A most impressive performer.

Conclusions

There are good reasons why the 8 x 42 configuration is considered the darling glass for birders, hunters and general nature observers. The extreme comfort with which it meets with your eyes, moderate weight and great low light performance are just a few reasons why they have proven so popular. The Viking Kestrel 8 x 42 is packed full of hi-tech optical features and has very solid mechanics that will ensure it will serve you well for many years. The quality of the image is so good that it will rival those served up by models costing many times more. Indeed, if you’re saving up for a premium glass, I would strongly recommend you try this model first.  It could well be all the binocular you really need!

As you can see from reading the string of reviews posted at the beginning of this blog, the testers were pretty much unanimous in their praise of this extraordinary binocular, and for a retail price of just over £200 UK, I feel it represents exceptional value for money. Indeed, one reviewer thought that the Kestrels were the real winners from the entire Viking Optical range, especially when you consider bang for buck. What’s more, so far as I can tell, the more expensive Peregrine range (retailing for just over £300 UK) are distinguished from the Kestrel only in terms of weight and field of view. The Peregrine tips the scales at 600g, so shaving off about 15 per cent of the weight of the Kestrel, but it also has a smaller field of view (7.0 vs ~ 8.0 degrees). To many enthusiasts, these alterations will probably make little or no difference to their viewing enjoyment, so I would recommend you try the Kestrel before considering the Merlin or Peregrine models from the same company!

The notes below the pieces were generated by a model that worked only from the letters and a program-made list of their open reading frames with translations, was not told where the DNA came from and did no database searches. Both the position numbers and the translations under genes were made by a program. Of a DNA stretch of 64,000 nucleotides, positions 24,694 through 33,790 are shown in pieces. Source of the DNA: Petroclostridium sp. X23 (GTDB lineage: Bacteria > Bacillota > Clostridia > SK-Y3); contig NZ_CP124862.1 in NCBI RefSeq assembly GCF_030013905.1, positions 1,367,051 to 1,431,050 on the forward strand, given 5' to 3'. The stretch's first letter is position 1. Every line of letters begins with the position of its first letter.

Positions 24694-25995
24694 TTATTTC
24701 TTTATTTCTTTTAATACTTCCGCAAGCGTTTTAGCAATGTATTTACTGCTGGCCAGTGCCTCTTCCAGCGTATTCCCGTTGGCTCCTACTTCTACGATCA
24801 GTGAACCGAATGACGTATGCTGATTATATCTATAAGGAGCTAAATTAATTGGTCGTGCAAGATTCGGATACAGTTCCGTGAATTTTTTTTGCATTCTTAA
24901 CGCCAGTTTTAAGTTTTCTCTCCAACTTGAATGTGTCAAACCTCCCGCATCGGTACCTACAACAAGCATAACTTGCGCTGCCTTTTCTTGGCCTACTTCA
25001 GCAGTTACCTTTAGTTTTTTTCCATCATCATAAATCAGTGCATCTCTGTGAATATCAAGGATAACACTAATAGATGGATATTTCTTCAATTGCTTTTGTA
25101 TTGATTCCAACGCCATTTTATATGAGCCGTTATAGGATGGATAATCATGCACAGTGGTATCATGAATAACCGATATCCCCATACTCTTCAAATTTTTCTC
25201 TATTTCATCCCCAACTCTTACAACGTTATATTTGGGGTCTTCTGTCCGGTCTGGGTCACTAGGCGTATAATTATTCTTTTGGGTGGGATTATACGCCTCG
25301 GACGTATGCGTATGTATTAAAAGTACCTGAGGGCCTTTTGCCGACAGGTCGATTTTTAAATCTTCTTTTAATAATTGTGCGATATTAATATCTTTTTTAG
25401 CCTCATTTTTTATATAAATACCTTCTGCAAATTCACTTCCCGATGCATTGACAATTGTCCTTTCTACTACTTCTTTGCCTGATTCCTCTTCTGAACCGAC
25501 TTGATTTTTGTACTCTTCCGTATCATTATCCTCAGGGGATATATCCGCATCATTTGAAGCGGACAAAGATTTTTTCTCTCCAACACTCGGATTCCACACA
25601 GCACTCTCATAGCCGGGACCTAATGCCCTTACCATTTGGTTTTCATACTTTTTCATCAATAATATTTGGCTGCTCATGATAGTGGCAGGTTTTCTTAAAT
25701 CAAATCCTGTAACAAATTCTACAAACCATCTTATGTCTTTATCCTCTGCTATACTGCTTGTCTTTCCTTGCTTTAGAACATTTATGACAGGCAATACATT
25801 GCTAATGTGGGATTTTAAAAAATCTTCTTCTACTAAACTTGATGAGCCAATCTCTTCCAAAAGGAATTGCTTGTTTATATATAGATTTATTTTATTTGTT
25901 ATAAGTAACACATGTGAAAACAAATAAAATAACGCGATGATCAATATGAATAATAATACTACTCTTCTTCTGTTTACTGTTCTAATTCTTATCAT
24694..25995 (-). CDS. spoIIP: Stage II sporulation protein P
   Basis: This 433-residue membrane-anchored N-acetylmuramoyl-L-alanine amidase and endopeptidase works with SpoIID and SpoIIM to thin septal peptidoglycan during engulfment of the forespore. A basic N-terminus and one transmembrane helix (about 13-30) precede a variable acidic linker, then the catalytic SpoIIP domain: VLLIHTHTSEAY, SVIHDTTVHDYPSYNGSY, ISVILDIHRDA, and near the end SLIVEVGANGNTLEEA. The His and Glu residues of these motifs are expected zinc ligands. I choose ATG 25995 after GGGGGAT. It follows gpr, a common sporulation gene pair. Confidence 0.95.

It really is a steal!

Viking Optical also has a solid reputation for repairing binoculars and this is yet another reason why it is an especially attractive option for British twitchers, in particular. If something should go wrong with your Viking binocular, you can be confident that their technical staff will repair it if it’s under warranty or, failing that, for a reasonable fee. And that’s very good to know!

The Viking Kestrel 8 x 42.

Highly recommended!

 

 

Neil English is an avid glasser and telescopist who is firmly on the side of the money conscious consumer. If you like his work, please support him by buying one of his books. Thanks for reading!

 

De Fideli.

 

Thoughts on the Pentax Papilio II 8.5 x 21 Binocular.

The Pentax Papilio II 8.5 x 21.

A work began July 9 2020

 

Preamble

Binocular: Pentax Papilio II 8.5 x 21mm

Cost: £85.99 delivered

Optics: Reverse Porro /patented converging objectives for ultra-close focus

Coatings: Fully Multi-coated

Exit Pupil: 2.47mm

Field of View: 6.0 degrees (105m @1000m/ 315ft@1000yards)

Focus Range: 18 inches to infinity

Eye Relief: 15mm

Weight: 295g

Tripod Mountable: Yes

Dimensions: 11.6 x 11.0cm(L/H)

Nitrogen Purging: No

Waterproof: No

Accessories: High quality neck strap, rain guard, carry case, instruction manual and warranty card.